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A grizzly bear at the Grizzly & Wolf Discovery Center just outside Yellowstone National Park in West Yellowstone, Mont. (File photo) Image Credit: Washington Post

A woman was found dead in Montana after she encountered a grizzly bear on a trail near Yellowstone National Park, officials said.

The victim was discovered on a trail near West Yellowstone, Mont., in the Custer Gallatin National Forest, on Saturday "following an apparent bear encounter," according to a statement Sunday from the Montana Department of Fish, Wildlife and Parks.

Officials say grizzly bear tracks were at the scene where they found the woman, who has not been publicly identified, on the Buttermilk Trail. The trail is located about a mile west of the national park.

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In response to the visitor's death, officials with the Custer Gallatin National Forest, which is part of the Yellowstone ecosystem, issued an emergency closure order in some areas of West Yellowstone because of "human/bear safety conditions." Several roads and trails are closed until Aug. 25 because of bear activity, according to the U.S. Forest Service.

"The purpose of this Order is to protect public health and safety from unsafe conditions resulting from bear activity in the area," officials wrote.

While forest officials acknowledged that the visitor died after coming into contact with a bear, her cause of death had not been confirmed as of Monday morning. It's unclear how close the woman was to the bear during the encounter. The National Park Service recommends that people "keep at least 100 yards away from bears at all times and never approach a bear to take a photo."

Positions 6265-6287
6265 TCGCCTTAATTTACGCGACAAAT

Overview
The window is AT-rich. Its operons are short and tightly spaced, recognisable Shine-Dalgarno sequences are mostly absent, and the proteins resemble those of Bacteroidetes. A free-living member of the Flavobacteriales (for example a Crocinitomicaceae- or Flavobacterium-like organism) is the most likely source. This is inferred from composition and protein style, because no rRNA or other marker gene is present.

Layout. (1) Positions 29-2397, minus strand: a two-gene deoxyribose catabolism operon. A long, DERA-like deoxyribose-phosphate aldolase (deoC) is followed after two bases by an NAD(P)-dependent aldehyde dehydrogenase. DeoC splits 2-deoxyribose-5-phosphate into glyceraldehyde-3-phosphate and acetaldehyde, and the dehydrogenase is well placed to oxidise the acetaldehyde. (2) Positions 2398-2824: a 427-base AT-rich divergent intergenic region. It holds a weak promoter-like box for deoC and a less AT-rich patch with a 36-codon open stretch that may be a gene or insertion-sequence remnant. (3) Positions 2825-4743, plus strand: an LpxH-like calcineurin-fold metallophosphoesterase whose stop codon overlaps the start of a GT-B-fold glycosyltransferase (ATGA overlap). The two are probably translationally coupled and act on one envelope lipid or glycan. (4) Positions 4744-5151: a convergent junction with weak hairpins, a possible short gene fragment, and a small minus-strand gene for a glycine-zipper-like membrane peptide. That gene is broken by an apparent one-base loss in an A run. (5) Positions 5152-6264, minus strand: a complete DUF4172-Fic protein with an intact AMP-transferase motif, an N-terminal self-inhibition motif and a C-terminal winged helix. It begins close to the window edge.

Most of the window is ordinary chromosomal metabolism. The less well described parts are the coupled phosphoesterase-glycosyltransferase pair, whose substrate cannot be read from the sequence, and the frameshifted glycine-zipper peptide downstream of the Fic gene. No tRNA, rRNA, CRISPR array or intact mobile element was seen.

Spokespeople with Custer Gallatin National Forest, the Montana Department of Fish, Wildlife and Parks, and Yellowstone National Park did not immediately respond to requests for comment.

The woman's death following a grizzly bear encounter comes days after an Arizona woman visiting Yellowstone was gored by a bison as she was walking away from the animal. The goring, which left Amber Harris, 47, with significant injuries to her chest and abdomen, was the first incident of its kind at Yellowstone in 2023, following several events that made headlines last year for visitors being attacked for being too close to the bison.

The estimated grizzly bear population has increased inside the Yellowstone ecosystem in recent years. It rose from 136 in 1975 to a peak of 1,063 in 2021, according to the National Park Service. A federally protected species of brown bear that once roamed large swaths of the mountains and prairies of the American West, the grizzly bear now remains in a few isolated locations in the Lower 48 states, including Yellowstone.

The grizzly bear population has "expanded in abundance and distribution in Montana in recent years," which has proved to be a challenge for residents, according to the Montana Department of Fish, Wildlife and Parks.